8. Charles Jackson

    Not real sure how this translates with the current model, but I cut the cord just over a year ago, and subscribe to HULU+Live TV, which comes with ESPN. Love it.


  9. 79dawg

    The problem for Disney (and other media cos.) is that they’ve tried to stop the atrophy of the cable bundle by streaming, which has led to the further erosion and cannibalization of cable and the hyper growth of streaming services.
    I mean, if every cable channel can be streamed, what is the point of one or the other??? There is no growth, it is just a zero sum game moving shells around at this point – as someone alluded to above, at some point people will say they don’t want to have to deal with 20 different streaming services, the market will “flip”, and they’ll just go back to cable….

    Liked by 2 people

    • Tony BarnFart

      Maybe I don’t have my internet speed / connectivity dialed in right, but for the life of me streaming seems to never be as clean of an experience as a channel on cable. And when I take the TV out to the porch, it’s actually way less frustrating to just run a very long HDMI cord through the window like it’s 1995. The remote on xfinity can be 2 walls away and still change the channel super clean……streaming on the porch via chromecast, not so much. Of course, on a CBS game, antenna is all you need……which is actually the clearest of HD pictures.


      • Previously Paul

        My advice is inside the house you really do need to hardwire all your TV’s with Cat 6 cable. Then you’ll get the clean experience you crave. Also, by hardwiring everything inside (computers, TV’s, etc.) you free up most of your WiFi bandwidth. That will improve your porch experience. Pay for the extra speed and dump the cable. We’ve been doing this for years and we’ve been very happy. You are correct about the antenna. If you can get a signal via antenna it’s usually the highest quality.


  10. beatarmy92

    The last part is contingent on ESPN having most of/all the rights to various sports including the only one that matters to us: CFB. If Fox or someone else has enough coverage or big popular conferences then Disney’s pricing power is seriously dampened. Think Porter’s Five Forces.


  11. Former Fan

    Radio may become more popular. So will PPV. Right now, sports fans are being subsidized by tv enthusiast who do not watch sports. That will soon change. How will the added cost impact the sports consumer? I have no intention of paying hundreds a month to watch sports. Maybe others do. Will be interesting to see how it plays out.


  12. TripleB

    I guess I don’t have to figure this out anytime soon. If you live way out in the country I don’t think there’s any good way to get streaming services? I can use my hotspot on the phone, but it doesn’t seem to always work very well.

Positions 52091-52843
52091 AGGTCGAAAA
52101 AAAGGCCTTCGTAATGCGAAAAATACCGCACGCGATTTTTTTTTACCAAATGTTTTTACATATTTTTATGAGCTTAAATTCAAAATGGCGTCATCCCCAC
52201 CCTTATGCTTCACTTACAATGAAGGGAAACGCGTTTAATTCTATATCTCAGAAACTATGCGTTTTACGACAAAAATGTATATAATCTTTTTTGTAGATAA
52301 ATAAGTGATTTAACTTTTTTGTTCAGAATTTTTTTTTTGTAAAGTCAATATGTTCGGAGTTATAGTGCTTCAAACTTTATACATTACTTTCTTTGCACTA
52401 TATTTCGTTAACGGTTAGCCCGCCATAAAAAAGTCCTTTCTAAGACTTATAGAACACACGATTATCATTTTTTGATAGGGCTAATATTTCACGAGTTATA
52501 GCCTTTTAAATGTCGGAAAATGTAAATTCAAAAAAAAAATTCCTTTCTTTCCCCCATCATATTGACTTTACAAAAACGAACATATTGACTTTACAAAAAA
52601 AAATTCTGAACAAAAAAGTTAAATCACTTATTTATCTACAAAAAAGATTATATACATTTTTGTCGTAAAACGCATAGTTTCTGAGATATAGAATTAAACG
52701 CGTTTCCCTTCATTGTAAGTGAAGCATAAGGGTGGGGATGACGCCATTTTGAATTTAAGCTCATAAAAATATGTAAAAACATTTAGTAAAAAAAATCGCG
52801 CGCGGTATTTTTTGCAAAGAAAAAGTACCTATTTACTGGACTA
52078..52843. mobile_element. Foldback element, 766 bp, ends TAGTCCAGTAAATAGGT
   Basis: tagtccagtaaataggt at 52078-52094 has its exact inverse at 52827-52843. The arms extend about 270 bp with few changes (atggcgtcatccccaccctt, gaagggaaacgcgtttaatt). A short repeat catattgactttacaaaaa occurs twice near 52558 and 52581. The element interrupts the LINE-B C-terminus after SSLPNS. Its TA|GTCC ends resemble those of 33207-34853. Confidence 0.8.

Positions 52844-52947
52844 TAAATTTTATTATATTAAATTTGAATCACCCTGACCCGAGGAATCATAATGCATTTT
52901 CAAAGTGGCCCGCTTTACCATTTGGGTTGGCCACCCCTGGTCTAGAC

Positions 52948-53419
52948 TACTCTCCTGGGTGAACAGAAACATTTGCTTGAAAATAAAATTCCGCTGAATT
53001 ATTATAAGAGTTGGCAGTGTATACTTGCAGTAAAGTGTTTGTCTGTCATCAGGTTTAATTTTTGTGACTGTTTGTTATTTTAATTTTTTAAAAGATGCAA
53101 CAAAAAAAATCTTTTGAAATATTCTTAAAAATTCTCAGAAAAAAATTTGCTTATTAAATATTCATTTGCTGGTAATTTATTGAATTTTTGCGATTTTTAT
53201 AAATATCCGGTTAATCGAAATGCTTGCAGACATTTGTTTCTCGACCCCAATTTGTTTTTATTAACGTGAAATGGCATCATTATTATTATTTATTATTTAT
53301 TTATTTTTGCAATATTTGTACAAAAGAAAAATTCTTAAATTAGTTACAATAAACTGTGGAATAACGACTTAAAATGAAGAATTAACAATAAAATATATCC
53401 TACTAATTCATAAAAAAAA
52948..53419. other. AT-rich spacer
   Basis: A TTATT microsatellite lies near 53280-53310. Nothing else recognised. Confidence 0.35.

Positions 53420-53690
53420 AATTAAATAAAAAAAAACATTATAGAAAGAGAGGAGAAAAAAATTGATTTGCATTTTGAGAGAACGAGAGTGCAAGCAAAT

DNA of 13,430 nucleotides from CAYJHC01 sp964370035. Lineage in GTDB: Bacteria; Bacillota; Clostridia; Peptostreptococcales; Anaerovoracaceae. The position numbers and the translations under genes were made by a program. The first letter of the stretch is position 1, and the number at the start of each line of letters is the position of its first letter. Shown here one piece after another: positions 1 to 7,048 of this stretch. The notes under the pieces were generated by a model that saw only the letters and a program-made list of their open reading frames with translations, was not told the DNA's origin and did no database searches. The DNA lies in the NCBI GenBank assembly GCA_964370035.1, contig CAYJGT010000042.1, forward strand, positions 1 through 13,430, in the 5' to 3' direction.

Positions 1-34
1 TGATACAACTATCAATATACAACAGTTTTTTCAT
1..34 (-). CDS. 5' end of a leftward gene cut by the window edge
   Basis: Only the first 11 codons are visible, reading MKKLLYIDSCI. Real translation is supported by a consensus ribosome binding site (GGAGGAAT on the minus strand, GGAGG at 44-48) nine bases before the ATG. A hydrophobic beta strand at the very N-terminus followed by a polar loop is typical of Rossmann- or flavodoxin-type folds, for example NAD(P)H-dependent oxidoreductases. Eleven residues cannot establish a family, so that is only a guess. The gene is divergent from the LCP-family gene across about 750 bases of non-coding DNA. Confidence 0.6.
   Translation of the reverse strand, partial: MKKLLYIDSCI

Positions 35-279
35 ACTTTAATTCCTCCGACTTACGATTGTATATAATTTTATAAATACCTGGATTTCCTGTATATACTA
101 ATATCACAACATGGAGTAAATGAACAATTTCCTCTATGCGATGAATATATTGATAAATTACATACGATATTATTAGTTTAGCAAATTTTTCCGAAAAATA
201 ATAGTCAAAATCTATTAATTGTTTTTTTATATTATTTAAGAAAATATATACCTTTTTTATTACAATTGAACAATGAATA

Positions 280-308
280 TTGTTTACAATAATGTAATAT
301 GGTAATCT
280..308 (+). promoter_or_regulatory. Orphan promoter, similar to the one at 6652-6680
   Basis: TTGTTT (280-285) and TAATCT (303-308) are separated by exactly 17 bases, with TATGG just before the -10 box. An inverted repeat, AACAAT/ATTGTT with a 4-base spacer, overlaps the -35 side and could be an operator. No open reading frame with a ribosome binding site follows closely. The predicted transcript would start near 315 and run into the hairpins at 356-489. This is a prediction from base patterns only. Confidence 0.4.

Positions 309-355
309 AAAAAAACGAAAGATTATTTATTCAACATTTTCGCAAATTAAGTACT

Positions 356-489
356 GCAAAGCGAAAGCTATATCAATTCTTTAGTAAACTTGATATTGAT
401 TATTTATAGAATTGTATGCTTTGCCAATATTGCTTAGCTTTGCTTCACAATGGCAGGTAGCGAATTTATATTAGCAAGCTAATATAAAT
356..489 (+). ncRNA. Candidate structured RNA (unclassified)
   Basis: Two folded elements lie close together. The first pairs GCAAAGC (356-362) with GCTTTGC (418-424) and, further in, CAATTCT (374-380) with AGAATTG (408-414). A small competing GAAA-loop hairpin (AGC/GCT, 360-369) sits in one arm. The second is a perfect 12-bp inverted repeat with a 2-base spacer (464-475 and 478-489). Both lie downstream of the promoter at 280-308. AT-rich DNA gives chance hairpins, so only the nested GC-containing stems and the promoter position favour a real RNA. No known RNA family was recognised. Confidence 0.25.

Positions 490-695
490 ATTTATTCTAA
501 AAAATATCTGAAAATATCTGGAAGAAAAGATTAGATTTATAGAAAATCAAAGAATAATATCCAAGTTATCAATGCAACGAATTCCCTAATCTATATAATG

Liked by 1 person

    • miltondawg

      We have a house up in the mountains with DirecTV. The internet up there blows, is frequently out or sketchy, and cell service indoors is nonexistent for the majority of the house other than the back porch. Having to stream sports up there would be tough.


  13. Disney (non ESPN sports) creates content and then distributes it. ESPN is still primarily a broadcaster that must go purchase content created by the various sporting organizations. I think they are vulnerable as a business model. They have the infrastructure now to beat back a competitive startup broadcaster, but advances in technology will lessen this. Imagine a small creative company working with the SEC to build their own team of cameramen using drones, iPhone 17Max cameras, one central control center, etc. Then the SEC controls all of the rights to market and sell ads/ sponsorships. IDK how this really could work, but some disrupter will come along very soon and change the landscape even more than this article contemplates.


    • Tony BarnFart

      I’m a sucker for immersive sporting experiences and would probably pay an unreasonable amount for Georgia games broadcast with full stadium sound mics, no announcers, no commercials, full halftime show and awesome drone stadium / sideline views during game timeouts. Add in an option to auto-sync the radio broadcast and I’d lap it up like a pig.

      Liked by 1 person

    • 79dawg

      Sometimes more is less!
      I believe the PGA Tour is now producing all regular PGA Tour events (but not majors) for distribution via the networks, Golf Channel, overseas, streaming, etc. – the only thing the networks have control over, I believe, are announce teams and ad sales, pretty much….
      In reality, the in-house PGA Tour produced events are sterile – no critical commentary from announcers, no bad shots shown, fewer “bells and whistles”, etc.